The SARS-CoV-2 virus has shown to be quite infectious, as demonstrated by the speed in which it has surged across countries around the world. The primary form of transmission is now generally understood to be through contaminated water droplets expelled when people infected with COVID-19 sneeze, cough, sing, talk, and/or breathe. The practice of limiting close (less than six feet) or extended (more than 15 minutes) contact between people is intended to reduce the risk of this type of transmission.
Evidence has also suggested that another likely pathway for spreading the virus is by breathing air in which the virus is suspended after some sort of aerosolization event, such as a sneeze. Aerosols have received increased attention since the summer, and some researchers believe they may be a significant source of COVID-19 transmission. Others suggest that more study is needed before any conclusions are drawn.
While touching fomites, or objects contaminated by virus-containing droplets, was thought to be a significant pathway in the early months of the pandemic, this has been a difficult pathway to trace when there is so much direct people-to-people transmission also occurring. As concerns about airborne transmission have grown, less attention has been given to studying the role of fomites in the COVID-19 pandemic. The REALM lab testing on fomites has contributed to this area of scientific inquiry.
Environmental factors have been identified as influential in the spread of the SARS-CoV-2, though additional research is needed to understand the complexities of these variables’ impact. Higher humidity and temperatures show evidence of hastening the deactivation of the virus; lower humidity and temperatures slow the speed of deactivation, so the virus remains infectious for a longer period under these conditions. Fresh air free of pollutants reduces transmission of the virus more than “dirty” air does. Some evidence has suggested that inadequate HVAC systems and other air circulation mechanisms can contribute to viral spread if not configured to maximize air exchange to refresh indoor spaces frequently with clean air. However, until further research defines the risk of people contracting COVID-19 through airborne virus, the extent to which these systems contribute to infection is unclear.
The research that has emerged reinforces the effectiveness of certain low-cost, relatively easy prevention tactics, especially handwashing or hand sanitizing, physical distancing, and wearing a mask. When a room, surface, or object is suspected of being contaminated by a person infected with COVID-19, increased heat, and use of disinfectants identified by the EPA have been shown to be effective decontamination practices. Important considerations in evaluating any type of agent or treatment for use are described in various resources; the National Park Service (NPS), the Northeast Document Conservation Center (NEDCC), and the Canadian Conservation Institute (CCI) offer guidance on caring for collection items and exhibit spaces so as not to damage materials or the staff handling them. The REALM website points to these and other resources.
What are the findings from REALM lab testing?
The project is currently scoped to conduct ten tests. Six have been completed and their findings were published between June and November 2020. The seventh and eighth tests took place in December, and the remaining two tests will be defined and scheduled based on those results.
Two types of tests are used to measure the presence of the virus. One detects genetic matter associated with the virus but does not distinguish between active (i.e., infectious) and inactive particles. The other measures the amount of active virus by mixing it into a test cell culture and noting whether the virus infects the cells. The Battelle research method for REALM measures infectious virus, but the tests are not able to determine whether the number of active particles present would be enough to infect a human being with COVID-19.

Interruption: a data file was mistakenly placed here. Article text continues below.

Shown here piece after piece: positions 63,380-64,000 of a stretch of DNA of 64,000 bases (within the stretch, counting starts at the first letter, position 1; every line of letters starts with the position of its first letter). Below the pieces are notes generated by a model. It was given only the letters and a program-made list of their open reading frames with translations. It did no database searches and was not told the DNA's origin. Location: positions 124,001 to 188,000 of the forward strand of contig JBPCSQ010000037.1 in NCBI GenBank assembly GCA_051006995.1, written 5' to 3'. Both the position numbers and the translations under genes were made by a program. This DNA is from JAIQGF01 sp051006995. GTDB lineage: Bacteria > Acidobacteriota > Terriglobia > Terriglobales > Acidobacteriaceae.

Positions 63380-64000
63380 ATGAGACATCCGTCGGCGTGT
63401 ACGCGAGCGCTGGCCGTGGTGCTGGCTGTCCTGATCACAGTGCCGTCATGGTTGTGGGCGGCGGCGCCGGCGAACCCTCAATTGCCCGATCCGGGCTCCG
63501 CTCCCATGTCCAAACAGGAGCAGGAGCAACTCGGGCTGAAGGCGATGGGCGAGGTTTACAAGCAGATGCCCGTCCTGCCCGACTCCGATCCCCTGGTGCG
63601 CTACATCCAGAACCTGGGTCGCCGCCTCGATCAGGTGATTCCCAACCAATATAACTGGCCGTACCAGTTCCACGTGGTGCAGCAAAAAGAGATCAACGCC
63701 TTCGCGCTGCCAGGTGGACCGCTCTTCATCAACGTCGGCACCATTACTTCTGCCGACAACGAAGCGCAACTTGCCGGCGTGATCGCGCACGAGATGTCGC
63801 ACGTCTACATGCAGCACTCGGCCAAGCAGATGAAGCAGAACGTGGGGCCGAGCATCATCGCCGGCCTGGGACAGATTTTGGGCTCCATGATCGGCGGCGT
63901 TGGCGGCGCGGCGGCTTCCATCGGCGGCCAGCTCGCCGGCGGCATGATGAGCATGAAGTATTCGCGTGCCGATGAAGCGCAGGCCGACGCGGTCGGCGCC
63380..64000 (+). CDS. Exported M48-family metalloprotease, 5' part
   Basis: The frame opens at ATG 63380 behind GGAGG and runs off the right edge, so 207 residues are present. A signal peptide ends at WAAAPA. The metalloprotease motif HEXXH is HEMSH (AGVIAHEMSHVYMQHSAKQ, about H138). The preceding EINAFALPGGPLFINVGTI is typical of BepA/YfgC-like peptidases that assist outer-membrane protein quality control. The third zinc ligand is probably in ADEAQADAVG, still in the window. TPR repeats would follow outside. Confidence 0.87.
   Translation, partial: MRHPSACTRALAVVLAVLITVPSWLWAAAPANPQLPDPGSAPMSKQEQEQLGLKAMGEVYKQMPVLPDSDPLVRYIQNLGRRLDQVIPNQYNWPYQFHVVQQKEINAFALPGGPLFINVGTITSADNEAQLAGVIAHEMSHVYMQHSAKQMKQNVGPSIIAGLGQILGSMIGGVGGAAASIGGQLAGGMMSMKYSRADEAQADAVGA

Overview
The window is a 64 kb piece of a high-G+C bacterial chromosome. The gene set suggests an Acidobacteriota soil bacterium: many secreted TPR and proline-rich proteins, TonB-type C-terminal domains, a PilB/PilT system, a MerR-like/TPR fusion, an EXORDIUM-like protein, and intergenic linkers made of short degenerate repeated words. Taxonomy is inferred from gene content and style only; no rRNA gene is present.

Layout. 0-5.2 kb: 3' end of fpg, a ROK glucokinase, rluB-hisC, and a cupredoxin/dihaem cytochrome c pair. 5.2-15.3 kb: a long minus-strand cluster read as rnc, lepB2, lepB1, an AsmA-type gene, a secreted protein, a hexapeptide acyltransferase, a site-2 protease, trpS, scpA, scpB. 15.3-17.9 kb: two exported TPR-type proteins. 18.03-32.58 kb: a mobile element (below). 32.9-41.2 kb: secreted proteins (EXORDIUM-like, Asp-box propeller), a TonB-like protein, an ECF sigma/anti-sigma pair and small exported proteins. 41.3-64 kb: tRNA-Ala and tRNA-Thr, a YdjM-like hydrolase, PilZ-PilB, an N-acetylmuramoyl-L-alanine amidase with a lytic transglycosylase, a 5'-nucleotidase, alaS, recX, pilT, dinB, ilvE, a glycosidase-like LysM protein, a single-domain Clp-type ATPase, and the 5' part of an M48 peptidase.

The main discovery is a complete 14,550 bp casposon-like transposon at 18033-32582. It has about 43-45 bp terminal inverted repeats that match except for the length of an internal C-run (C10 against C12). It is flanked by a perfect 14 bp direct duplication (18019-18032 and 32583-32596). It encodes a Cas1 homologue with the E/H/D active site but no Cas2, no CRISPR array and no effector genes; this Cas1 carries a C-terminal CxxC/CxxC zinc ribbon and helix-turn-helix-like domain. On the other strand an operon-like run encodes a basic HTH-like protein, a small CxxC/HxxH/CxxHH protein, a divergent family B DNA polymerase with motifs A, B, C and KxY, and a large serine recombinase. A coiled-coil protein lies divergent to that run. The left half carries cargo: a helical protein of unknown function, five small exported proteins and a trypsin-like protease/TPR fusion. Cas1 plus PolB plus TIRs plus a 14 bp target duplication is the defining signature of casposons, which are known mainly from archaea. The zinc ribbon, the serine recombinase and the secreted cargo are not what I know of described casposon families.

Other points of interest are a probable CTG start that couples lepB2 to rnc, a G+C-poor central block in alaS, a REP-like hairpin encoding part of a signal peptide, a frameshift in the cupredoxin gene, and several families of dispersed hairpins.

The first six tests examined five materials selected from recommendations provided by the REALM Steering Committee and working groups. Three tests focused on commonly circulated public library items, such as different types of books and DVDs. The other tests studied plastic materials, textiles, and hard surfaces respectively. Many of the materials were donated by the Columbus Metropolitan Library, the National Archives and Records Administration, and the Library of Congress. Other materials, such as some of the textiles, were purchased new from vendors.
The Battelle lab technicians cut each material into coupons and applied the infectious virus to the surface at a known concentration in a synthetic saliva solution. They put the coupons into a controlled environmental chamber in stacked and unstacked configurations. The first six tests were conducted in conditions that simulated a standard office environment of 68°F to 75°F (22 ± 2°C) and 30 to 50% relative humidity. At preselected timepoints, the scientists measured the quantity of active virus on the coupons to document its attenuation (or drop) over time. The timepoints for each test were selected with two concerns in mind: the desired outcome of seeing the virus fall below the detection limit within the test timespan; and the timeframe representing a practical quarantine period for materials suspected of contamination.
The culture method cannot be used to measure a virus count below 26 particles. This is called the “limit of quantitation.” Below this point, researchers must look at the test coupons under a microscope and note the presence or absence of virus on each coupon visually. If virus is not observed on any of the coupons, the result is recorded as being below the limit of detection.
Results of the first six REALM tests are shown here. Quick summaries, full lab reports, and the raw data sets are available on the REALM website.
What is next for REALM?
Research is expected to continue for the first half of 2021; new factors to consider include the emergence of vaccines, the impact of the second deadly winter surge, impacts induced by sliding along a confusing continuum of “open” and “closed” for institutions and their communities, and expanding experience that decision makers are gaining in making risk assessments and contingency plans. The project will continue to host and attend virtual speaking engagements to share information and answer questions to allow and foster listening, learning, and adapting among all in the cultural heritage fields. WebJunction is hosting a REALM webinar on January 29, 2021; register for the live event or view the recording when it is added to the course catalog.
[This post is adapted from an article published in the January 2021 edition of AIC News (Vol. 46, No. 1), the member newsletter of the American Institute for Conservation of Historic & Artistic Works. Quick summaries, full lab reports, and the raw data sets are available on the REALM website at oc.lc/realm.]
Sharon Streams is OCLC’s REALM project director, WebJunction director, and a member of the OCLC Membership and Research leadership team.